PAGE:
I share this not only to highlight how amazing I am, because well I am, but also, so that you can be conscious of your own vulnerability to change and be sensitive to that same vulnerability in the lives of your patients and the lives of their loved ones. Remember that compassion cannot be taught just by words alone, it is a quality that is appreciated in others and developed and fine-tuned within us. As a patient, I experienced firsthand how crippling fear and doubt can be in dampening one’s spirits. So, don’t doubt your patients, you’d be surprised how far someone will go to regain some semblance of normalcy and to accomplish great things simply because they believe they can. With that said, don’t doubt yourself. You’d be surprised what you can accomplish because you believe you can. And like L’Oréal says, because YOU’RE WORTH IT!

Famous words attributed to JM Barrie about compassion, which have resonated with me for the past twelve years as a caregiver, clinician, and survivor are, “Be kinder than necessary, for EVERYONE you meet is fighting some kind of battle”.

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Along with compassion, one must also be in constant appreciation of the various blessings we have in our lives. As an alumnus from this amazing institution, I too join you in your celebration of success at Cornell. With all that we have gained from our time at Cornell, we will always remember to give thanks to those who have given their time for our benefit. We give thanks to those who have been forthcoming with knowledge it has taken them years to acquire, but only a few weeks each, for us to absorb the superficial details. We give thanks to those who have allowed for extra time in their busy day so that we may have additional time to practice our clinical skills. We give thanks to the patients and their loved ones, who did not fear our short white coats, who did not fear our beads of perspiration, and for those patients who did not hesitate to be the guinea pigs as we made our first attempts.

Ralph Waldo Emerson once wrote,

I cannot remember the books I’ve read any more than the meals I have eaten; even so, they have made me.

 As you complete your transition into the next phase of your professional careers, think back to your program and remember how blessed you were to have had the opportunity to attend such a prestigious institution. Be proud of your status as a graduate from one of only two Ivy League PA programs in the country. You were amongst the elite few who were chosen to be a part of the Class of 2018 at Cornell.

Give thanks to your program faculty for providing you with their guidance and support. Thank them for opening doors to institutions such as NYP Columbia, Cornell, Queens, to Memorial Sloan Kettering, and to HSS. These institutions, which are held in high esteem the world over, welcomed you and allowed you to be taken under the wings of some of the world’s most brilliant minds. What a privilege it has been not only academically, but from a personal experience as well to shadow clinicians who are considered pioneers in their respective specialties.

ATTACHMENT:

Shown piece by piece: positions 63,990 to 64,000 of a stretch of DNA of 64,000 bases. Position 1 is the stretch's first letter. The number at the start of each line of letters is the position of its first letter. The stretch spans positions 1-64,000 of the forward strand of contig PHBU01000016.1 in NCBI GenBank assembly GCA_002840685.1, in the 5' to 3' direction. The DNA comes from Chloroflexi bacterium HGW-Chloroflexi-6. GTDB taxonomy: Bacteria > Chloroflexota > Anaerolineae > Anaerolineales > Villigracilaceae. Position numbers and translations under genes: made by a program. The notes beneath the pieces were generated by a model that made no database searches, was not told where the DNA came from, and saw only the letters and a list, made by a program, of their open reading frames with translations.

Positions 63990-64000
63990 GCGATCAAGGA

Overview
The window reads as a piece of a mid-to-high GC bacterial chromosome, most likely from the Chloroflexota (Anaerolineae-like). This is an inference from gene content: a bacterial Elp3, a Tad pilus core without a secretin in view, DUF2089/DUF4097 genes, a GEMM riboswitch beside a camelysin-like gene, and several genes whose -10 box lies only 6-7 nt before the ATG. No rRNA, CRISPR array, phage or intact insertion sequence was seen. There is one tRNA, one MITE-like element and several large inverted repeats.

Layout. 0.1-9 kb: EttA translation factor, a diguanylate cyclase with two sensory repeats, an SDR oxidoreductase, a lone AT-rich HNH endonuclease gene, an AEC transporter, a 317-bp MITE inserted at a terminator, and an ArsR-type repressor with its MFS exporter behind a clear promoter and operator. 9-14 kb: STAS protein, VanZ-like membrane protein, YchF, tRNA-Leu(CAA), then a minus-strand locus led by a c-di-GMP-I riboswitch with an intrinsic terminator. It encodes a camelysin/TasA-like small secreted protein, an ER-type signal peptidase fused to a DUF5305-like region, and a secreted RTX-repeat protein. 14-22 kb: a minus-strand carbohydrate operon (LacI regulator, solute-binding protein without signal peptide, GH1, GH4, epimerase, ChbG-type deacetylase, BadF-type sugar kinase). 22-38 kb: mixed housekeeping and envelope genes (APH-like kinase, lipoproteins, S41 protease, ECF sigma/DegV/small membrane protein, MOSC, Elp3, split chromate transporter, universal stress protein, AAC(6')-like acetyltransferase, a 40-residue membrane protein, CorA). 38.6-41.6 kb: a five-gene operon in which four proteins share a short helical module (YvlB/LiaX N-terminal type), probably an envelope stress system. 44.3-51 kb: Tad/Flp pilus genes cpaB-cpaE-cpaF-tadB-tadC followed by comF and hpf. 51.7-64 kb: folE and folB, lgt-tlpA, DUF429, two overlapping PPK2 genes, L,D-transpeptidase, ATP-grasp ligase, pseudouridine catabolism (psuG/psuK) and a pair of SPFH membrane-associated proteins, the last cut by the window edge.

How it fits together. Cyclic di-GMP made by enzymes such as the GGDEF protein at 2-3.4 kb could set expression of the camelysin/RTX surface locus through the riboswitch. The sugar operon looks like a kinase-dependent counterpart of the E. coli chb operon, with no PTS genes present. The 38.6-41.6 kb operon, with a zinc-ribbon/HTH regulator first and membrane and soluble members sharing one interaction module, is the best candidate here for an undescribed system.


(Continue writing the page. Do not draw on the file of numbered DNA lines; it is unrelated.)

And now graduates, distinguished guests, and to the members of the Cornell community, I conclude my time here with you today. Graduates, let me again congratulate you and remind to feel proud of what you have achieved. Take with you the awe and respect for the human body and its many conditions and continue to seek knowledge even as you practice.

Think fondly of your alma mater, it has made you the competent clinician you are today. With that, remember always the strength and determination with which you achieved success in a difficult and challenging program and let that prevent you from doubting your ability in the future. With that, do not doubt your patients either, as they will continue to amaze you when you least expect it with their perseverance, faith, and perhaps good fortune. Be sensitive to the disposition and vulnerability in the lives of your patients and their loved ones. It is what differentiates a good clinician from one that is merely present.

As you don your long white coats and embark into clinical practice, remember that it carries with it a beautiful privilege coupled with tremendous responsibility. I know you will love being a PA and will contribute to the profession greatly. Lastly, remember to be kind, be humble, and be compassionate.

All the best. God bless. THANK YOU

@WeillCornell @UBridgeport @theABTA @CTBTA @AAPA 

Returning to Clinical Practice After Brain Surgery